By now (Jan 11th 2013), almost 2 weeks have passed since the two fences at the Wolf Center were cut and 4 of our 9 wolves were “released”. Within the first day, on New Year’s Day, Haida was shot and killed and, we expect at the same time, Granite, Haida’s mate and alpha female was severely wounded by 2 bullets.
We know the latter, since Granite, against all odds, was found yesterday, 9 days after this shooting incident. She was barely alive, and two hours of veterinary attention worked wonders. When Dr. Laurie Brown, our local vet, first approached Granite lying by the roadside, where a Haliburton Forest staff found her, she did not have much hope for the wolf. But once tranquilised, muzzled and taken to the warmth of the Wolf Center, closer examination revealed that her injuries were not as severe as first thought. A lot of cleaning, stitching and injecting … and things looked up for Granite. Her heart-beat steadied and her breathing strengthened. During her ordeal, she had lost a lot of blood and liquid, some of which was now replentished through infusions. One of the wounds was infected and antibiotics were administered.
Once the tranquiliser started to wear off, Granite was taken back into the enclosure, where a sheltered wood-chip bed was set up.
Also erected was a temporary exclosure to “protect her” against her pack-mates. As social as wolves may be, their instincts will sometimes overwhelm them and the opportunity to take out a competing pack member, which is in a weakened position, is a threat to Granite right now. With this temporary fence, she can be close, yet not together with her pack, all of which are her offspring. But we must remember that wolves can be cruel and not kind to their own species.
Granite survived the night and has moved a bit this morning. But she is still far from her usual self and will require days of recuperation. But we are hopeful that recuperate she will.
In the meantime we have tried everything to bring the 2 remaining wolves outside the wolf enclosure to the inside to rejoin the pack. So far many different devices, all live trapping, have failed. During that time the two wanderers have strayed as far as 12 kilometers away, heading south. For us that was disconcerting information. But at the same time we knew, that 12 kilometers is an hour’s gentle trot for a wolf. And sure enough, 3 days ago, they were reported 2 kilometers north of the Wolf Center … and this morning Haliburton Forest’s biologist saw, what he believed to be Haida, 100 meters from the entrance to the Wolf Center. He is the first staff who has been able to get a close look at the “black wolf” of the pair, which is still at large.
So far we always assumed that it was Haida who was shot, but it may have been Logan, Haida’s black son and look-alike. Since both animals do look very similar, we will only be certain about this, once we actually capture “the black wolf” to establish, who it is.
Tonight we will have a new, inside enclosure built, which will temporarily house the remaining 5 wolves … and eventually Granite. We had a fence built inside the enclosure before, but when the 5 inside wolves were contained, it took them mere minutes to scale 8 feet, bypass barbed-wire and get back into the larger enclosure. We are now giving them more space of app. 2 acres, surrounded by a 12′ fence, which should be able to contain them. We also hope that the proximity to Granite will calm the younger animals.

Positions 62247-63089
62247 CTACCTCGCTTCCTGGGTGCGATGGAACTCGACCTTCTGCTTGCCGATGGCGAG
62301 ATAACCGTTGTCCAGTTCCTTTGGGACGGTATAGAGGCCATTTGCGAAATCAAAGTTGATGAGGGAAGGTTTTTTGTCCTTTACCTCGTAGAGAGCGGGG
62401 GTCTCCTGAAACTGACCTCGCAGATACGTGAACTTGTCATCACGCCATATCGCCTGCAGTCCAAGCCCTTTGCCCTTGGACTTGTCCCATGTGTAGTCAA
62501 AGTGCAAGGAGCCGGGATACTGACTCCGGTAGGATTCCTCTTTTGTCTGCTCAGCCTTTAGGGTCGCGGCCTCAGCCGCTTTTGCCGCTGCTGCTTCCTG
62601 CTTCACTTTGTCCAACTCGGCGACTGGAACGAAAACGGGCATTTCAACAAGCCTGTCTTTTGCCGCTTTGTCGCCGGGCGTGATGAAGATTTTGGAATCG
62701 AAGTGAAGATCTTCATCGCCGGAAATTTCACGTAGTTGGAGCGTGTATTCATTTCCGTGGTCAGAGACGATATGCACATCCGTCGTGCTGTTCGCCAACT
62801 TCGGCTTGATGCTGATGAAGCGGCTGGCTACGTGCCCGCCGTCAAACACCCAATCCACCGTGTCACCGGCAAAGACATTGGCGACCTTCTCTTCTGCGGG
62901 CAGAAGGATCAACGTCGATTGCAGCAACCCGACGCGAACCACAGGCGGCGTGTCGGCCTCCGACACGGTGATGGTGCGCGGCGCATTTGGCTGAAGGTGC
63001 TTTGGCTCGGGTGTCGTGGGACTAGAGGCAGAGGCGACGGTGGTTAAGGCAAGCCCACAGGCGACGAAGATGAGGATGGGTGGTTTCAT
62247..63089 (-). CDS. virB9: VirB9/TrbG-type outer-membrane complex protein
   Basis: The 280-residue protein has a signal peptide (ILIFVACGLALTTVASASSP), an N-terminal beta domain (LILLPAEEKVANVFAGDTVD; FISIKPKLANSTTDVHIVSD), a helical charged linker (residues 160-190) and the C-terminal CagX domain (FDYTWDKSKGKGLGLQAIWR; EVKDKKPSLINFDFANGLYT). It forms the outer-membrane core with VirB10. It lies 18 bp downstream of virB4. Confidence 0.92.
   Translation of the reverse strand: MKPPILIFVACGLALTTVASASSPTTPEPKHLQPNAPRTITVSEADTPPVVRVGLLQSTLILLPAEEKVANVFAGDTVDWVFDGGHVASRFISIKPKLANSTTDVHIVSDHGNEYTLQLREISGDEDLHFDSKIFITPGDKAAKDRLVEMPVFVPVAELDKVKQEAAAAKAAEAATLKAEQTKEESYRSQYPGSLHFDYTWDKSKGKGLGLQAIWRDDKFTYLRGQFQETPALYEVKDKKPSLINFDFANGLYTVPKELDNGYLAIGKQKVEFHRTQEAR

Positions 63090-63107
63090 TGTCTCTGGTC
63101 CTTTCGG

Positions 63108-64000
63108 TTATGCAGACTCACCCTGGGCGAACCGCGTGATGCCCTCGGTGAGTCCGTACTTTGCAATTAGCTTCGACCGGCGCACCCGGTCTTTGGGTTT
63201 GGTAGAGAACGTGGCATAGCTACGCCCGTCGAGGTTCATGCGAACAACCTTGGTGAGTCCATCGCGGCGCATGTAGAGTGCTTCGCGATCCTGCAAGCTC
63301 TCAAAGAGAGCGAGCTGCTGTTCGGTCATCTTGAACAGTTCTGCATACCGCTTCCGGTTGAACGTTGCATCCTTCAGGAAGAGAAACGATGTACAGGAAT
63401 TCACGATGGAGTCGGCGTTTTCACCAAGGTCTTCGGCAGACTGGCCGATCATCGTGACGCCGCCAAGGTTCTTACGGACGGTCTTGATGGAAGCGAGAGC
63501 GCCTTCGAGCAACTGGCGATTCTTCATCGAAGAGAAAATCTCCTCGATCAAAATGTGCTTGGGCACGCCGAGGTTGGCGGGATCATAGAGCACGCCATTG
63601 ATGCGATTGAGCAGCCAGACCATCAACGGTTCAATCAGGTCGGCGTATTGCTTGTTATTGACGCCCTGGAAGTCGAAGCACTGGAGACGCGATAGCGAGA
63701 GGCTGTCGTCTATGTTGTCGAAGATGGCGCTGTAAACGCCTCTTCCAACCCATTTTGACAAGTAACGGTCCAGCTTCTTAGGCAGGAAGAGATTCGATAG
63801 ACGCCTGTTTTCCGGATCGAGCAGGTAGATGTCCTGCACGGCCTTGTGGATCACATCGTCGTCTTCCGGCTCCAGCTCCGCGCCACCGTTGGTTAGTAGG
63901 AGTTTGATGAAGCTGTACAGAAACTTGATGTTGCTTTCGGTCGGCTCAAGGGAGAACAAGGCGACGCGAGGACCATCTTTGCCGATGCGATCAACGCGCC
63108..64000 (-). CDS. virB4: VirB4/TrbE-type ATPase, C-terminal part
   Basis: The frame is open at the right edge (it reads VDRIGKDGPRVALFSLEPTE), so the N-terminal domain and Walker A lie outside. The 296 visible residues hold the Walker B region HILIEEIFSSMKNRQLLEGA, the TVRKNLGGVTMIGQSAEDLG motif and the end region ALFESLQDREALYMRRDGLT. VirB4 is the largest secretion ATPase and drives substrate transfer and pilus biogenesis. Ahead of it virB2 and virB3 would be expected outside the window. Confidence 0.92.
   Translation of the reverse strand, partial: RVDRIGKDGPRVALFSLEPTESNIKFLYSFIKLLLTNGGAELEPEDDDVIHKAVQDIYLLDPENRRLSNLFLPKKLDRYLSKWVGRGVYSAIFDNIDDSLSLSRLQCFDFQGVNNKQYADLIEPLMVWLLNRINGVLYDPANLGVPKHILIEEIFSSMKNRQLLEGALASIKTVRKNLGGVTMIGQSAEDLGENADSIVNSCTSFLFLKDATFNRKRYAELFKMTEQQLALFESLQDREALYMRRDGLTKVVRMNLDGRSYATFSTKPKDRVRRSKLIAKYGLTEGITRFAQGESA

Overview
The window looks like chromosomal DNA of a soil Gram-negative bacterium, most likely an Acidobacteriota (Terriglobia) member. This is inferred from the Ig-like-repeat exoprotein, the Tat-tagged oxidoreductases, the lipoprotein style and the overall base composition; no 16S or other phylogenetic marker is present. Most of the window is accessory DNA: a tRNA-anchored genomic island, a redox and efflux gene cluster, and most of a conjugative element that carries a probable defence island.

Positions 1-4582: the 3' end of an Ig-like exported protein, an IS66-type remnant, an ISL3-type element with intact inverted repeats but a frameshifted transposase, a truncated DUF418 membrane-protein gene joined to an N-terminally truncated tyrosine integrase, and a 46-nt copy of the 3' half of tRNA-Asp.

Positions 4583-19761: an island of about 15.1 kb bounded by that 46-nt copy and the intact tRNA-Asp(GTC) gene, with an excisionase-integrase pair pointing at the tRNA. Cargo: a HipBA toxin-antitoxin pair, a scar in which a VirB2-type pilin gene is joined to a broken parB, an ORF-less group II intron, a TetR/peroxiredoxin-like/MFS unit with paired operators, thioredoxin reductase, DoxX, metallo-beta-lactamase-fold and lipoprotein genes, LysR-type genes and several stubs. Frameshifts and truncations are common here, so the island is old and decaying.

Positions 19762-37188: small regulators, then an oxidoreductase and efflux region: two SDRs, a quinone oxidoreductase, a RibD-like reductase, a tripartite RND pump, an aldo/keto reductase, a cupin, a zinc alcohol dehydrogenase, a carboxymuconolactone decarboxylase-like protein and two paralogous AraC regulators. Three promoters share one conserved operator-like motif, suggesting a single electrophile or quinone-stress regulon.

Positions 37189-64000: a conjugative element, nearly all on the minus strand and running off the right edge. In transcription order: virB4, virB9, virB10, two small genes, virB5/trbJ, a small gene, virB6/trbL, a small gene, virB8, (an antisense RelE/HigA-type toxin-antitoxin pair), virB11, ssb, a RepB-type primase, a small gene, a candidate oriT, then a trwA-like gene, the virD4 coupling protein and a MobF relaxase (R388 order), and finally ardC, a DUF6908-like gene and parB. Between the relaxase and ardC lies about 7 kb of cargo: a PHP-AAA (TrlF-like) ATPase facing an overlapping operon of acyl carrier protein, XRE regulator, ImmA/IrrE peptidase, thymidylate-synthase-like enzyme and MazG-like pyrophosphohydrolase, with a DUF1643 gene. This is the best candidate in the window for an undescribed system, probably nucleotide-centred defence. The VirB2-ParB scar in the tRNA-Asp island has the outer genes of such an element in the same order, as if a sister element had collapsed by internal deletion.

We expect that we will be able to open the gates of both fences tonight, inviting “the black wolf” and Lonestar in, by providing a juicy beaver carcass, their favourite diet.
To clarify on the events that happened, we believe very strongly and obviously have evidence to support this, that the two events of the cutting of the fences and the shooting of the wolves were two separate and unrelated events.
What this brings into focus however is the “crossfire” – to use a pun – which the wolf as a species finds itself in. Our society is polarized in its perception of wolves: While the one side is loving them, the other hates them. Both do the animal no favour and, as this drama demonstrates, can be lethal to the wolves caught in this disparity. It encourages us at the Wolf Center to continue our quest to educate about the wolf, a very important part of Canada’s wild.
Hopefully Granite, Lonestar, Haida or Luna will continue to be ambassadors of this cause at the Wolf Center!
Update Jan 12th 2012:
Unfortunately the wolf saga continues, and while on some days we have better news to share, on others it is sad news: Granite, the alpha female, injured by two bullets 12 days ago, and “recovered” by us on Thursday, has died overnight.
The two outside wolves are still hanging around close to the outside of the Wolf Center, communicating with their fellow pack members inside by mournful howls in the early mornings. We are leaving food out, which entices them to hang around. In the meantime we are having difficulty getting the 5 younger wolves remaining into the separate, fenced area we built over the past days. If we try to drive them, especially the pups disappear in some of the numerous dens, so that only coaxing remains as a means to move the wolves. But the past 10 days have left them so wily, that while we can get them inside our new compound, as soon as we approach to close it, several succeed to escape … and even a cable mechanism has not worked well enough to close the fence sufficiently, until we can close it completely. These are truly frustrating and trying days, since we are left to hope for some cooperation on behalf of our wolves, who – rightly – don’t trust us like they did a couple of weeks ago … But we shall keep on trying !
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